This Turkey Tuesday is about that saying “what a difference a day makes” – in this case, what a difference 6 days make. Wild turkeys ramp up breeding activities each spring, and research has shown that in all but the most unusual years, the timing of breeding activity is consistent from one year to the next. But ongoing research is showing that within a given nesting season, when a hen initiates her nest matters – in other words, the day she starts laying eggs is important. What this looks like is shown in the 2nd and 3rd images, which show data from ~1000 nests monitored using GPS-marked hens across the southeast. The 2nd image shows a graph of failed nests relative to when laying began – the median being April 14. The 3rd image shows a graph of successful nests – the median being April 8. Why would a week matter? Well, for one, earlier nests are often initiated by dominant hens who breed first, and those hens are logically more fit than other hens. Two, for hens to be able to initiate nests early in the breeding season, they must be in good condition and have adequate fat reserves to withstand the rigors of nest incubation. Three, in populations where hunting seasons open at times that correspond with the onset of laying and nesting, hens who breed early and start laying have access to more toms than hens who breed later, after some males have been removed. Research on many species has shown that having access to more breeding males can be important to the productivity of the population in general. Collectively, these points are one reason why agencies make tweaks to the timing of hunting seasons, to ensure that when males are removed is timed appropriately for when laying or incubation are occurring. The take home is, timing matters in the turkey world, being able to breed and begin laying eggs a week earlier than not influences whether those eggs will hatch and contribute to our populations.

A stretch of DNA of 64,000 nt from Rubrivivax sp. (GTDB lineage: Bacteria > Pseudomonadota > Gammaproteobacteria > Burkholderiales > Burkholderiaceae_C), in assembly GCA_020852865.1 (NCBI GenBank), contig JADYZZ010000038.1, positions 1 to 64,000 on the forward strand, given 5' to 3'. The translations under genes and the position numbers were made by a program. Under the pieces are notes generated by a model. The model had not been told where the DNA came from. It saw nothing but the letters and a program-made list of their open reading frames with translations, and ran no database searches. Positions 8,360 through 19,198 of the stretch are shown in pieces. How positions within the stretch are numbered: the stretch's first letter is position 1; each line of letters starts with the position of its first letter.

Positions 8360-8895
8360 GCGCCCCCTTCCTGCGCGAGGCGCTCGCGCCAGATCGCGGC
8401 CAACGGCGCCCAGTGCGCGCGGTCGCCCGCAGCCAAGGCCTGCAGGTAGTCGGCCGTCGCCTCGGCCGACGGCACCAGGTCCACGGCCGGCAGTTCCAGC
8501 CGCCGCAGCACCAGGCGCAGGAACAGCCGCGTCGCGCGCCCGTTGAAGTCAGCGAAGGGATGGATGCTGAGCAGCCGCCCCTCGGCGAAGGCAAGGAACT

Photo of wild turkeys by Stephen Spurlock.